Hello Friends. We’re back with our weekly feature–Pick 6. Our Pick 6 consists of 6 informative, insightful reentry & criminal justice-related news articles and commentaries that we’ve been following throughout the week. We welcome your thoughts and feedback, so don’t be shy!
1.) Nebraska Bans Death Penalty, Defying a Veto (New York Times)
“Nebraska on Wednesday became the first conservative state in more than 40 years to abolish the death penalty, with lawmakers defying their Republican governor, Pete Ricketts, a staunch supporter of capital punishment who had lobbied vigorously against banning it…Since 2007, six states have abolished the death penalty: Maryland, Connecticut, Illinois, New Mexico and New Jersey. According to the Death Penalty Information Center, a research group opposed to the death penalty, no conservative state has banned capital punishment since North Dakota in 1973.”
For more, see this New York Times Opinion Piece
“Hammered out over five months, the deal lays out broad changes to the department’s policies for use of force, incident investigations, and stops, searches and seizures. It calls for a civilian to lead the internal affairs division — a rare move — and for the creation of a police inspector general, to be appointed by the mayor. It will also train more officers to respond to people in mental health crisis and introduce training on structural racism and implicit bias.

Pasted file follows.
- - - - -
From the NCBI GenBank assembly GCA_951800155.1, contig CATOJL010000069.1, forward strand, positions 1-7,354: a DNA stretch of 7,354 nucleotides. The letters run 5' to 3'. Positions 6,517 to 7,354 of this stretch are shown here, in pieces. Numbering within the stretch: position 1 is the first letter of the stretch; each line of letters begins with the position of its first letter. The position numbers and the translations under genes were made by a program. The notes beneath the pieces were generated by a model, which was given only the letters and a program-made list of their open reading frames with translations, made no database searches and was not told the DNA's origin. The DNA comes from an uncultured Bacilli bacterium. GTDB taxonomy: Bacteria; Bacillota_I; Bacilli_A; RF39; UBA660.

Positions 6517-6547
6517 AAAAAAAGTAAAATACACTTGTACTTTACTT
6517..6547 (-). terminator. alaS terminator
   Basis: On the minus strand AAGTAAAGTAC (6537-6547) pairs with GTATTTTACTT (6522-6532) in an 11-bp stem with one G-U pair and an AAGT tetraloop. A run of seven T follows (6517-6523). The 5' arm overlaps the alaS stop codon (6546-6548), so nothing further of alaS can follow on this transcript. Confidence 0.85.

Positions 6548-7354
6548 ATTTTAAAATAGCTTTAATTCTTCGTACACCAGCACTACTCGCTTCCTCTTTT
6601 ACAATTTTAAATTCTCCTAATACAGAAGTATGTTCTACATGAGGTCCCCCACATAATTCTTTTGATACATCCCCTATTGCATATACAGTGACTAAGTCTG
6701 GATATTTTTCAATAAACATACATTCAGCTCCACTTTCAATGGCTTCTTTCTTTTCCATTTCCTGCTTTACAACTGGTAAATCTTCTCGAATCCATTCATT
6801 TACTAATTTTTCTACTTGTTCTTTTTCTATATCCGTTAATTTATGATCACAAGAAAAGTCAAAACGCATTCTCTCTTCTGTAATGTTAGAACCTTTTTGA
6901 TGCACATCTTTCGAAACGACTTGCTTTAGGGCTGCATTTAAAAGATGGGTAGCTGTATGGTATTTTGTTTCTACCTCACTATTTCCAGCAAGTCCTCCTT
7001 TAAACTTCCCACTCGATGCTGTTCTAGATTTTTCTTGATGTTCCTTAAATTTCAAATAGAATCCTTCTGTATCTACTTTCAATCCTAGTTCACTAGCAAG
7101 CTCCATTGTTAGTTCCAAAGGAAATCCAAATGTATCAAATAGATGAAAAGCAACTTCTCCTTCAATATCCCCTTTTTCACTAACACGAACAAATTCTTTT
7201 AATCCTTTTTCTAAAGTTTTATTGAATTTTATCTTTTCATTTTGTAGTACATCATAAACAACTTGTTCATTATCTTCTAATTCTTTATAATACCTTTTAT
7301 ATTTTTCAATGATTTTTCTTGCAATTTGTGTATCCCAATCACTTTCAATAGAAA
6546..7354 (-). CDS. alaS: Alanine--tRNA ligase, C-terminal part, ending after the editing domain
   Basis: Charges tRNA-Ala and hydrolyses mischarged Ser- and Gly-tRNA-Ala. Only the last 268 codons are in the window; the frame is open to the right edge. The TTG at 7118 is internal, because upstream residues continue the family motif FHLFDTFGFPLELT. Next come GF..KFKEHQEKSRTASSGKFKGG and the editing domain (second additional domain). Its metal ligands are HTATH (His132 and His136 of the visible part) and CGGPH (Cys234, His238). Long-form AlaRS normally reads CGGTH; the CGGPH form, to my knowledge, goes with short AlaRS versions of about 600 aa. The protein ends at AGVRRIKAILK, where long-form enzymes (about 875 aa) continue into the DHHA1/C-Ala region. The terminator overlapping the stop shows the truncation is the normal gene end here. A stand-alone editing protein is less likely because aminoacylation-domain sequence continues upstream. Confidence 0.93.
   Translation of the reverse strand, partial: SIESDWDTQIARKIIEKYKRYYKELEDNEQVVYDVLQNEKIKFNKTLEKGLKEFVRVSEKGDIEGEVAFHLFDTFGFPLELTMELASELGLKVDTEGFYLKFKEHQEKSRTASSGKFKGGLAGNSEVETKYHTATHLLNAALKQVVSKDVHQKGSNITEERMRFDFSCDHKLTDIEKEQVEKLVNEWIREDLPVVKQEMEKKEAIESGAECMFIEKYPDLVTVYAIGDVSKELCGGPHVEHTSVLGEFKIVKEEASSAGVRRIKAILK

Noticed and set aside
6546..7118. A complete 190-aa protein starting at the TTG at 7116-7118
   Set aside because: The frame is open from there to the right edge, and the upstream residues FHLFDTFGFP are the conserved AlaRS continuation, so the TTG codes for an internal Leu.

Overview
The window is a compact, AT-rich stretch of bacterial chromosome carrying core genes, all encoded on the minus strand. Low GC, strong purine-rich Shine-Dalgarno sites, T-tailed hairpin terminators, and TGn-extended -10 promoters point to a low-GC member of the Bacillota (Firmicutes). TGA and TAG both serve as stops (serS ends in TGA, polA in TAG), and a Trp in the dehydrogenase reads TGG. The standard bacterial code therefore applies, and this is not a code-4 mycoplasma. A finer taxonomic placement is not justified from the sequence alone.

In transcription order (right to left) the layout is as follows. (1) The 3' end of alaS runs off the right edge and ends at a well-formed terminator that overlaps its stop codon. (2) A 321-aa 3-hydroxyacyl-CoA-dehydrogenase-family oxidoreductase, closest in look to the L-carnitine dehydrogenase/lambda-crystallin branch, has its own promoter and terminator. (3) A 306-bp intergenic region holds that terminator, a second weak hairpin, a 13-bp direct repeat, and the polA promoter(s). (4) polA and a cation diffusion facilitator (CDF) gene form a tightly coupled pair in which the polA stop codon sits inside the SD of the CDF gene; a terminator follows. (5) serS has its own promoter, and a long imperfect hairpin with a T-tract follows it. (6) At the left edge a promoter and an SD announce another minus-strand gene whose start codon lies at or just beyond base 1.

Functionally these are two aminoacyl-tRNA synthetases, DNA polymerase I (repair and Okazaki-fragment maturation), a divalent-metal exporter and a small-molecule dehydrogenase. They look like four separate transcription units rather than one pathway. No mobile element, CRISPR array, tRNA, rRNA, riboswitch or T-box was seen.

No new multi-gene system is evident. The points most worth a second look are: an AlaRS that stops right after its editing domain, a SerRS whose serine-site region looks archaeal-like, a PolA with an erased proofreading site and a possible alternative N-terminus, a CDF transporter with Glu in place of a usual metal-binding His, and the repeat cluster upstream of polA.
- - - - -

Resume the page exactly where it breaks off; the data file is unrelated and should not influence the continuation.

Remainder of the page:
It also calls for oversight. The process, which will be tracked by an independent monitor chosen jointly by the DOJ and the city, is legally binding and will conclude only when the city has demonstrated “sustained and substantial compliance” to a federal judge.”
3.) Louisiana Senate Approves Bill to Reform Draconian Marijuana Possession Law (Drug Policy Alliance)
“One of the key drivers of Louisiana’s world-leading incarceration rate is the war on drugs – 18,000 Louisiana residents are arrested for drug law violations each year…According to a 2013 report by the American Civil Liberties Union, Louisiana suffers from some of the worst racial disparities in marijuana enforcement of any state in the U.S. Black Louisianans are arrested for marijuana possession at 3 times the rate as their white counterparts, despite the fact that black and white people use and sell marijuana at similar rates.”
4.) 2nd Chance” Job Fair Gives Former Inmates New Chance at Life (Houston Forward Times Online)
“Over 30 companies participated in the Job Fair, where they distributed job applications and conducted on-the-spot interviews. Individuals were also on-site to assist job seekers with the interviewing skills and resume writing. Attorney Vivian King was on-hand to explain voting rights to attendees and to provide assistance with any legal questions.”
“There is no real pathway for people coming out of the joint,” Brown said. “You come out, get $200 and good luck. If you are black and have a sixth-grade education and you come out of prison, you can kiss your life goodbye. You are not going to get a job.”
6.) 8 Facts You Should Know About the Criminal Justice System and People of Color (Center for American Progress)
“People of color are extremely overrepresented in the juvenile justice system. According to a 2014 report on racial discrimination in America, juveniles of color represented 67 percent of “juveniles committed to public facilities nationwide,” nearly twice their share of the juvenile population. Despite comprising only 15 percent of the juvenile population, black juveniles were arrested two times more often than their white counterparts.”
Report of the week) Picking Up the Pieces – Policing in America, a Minneapolis Case Study (ACLU)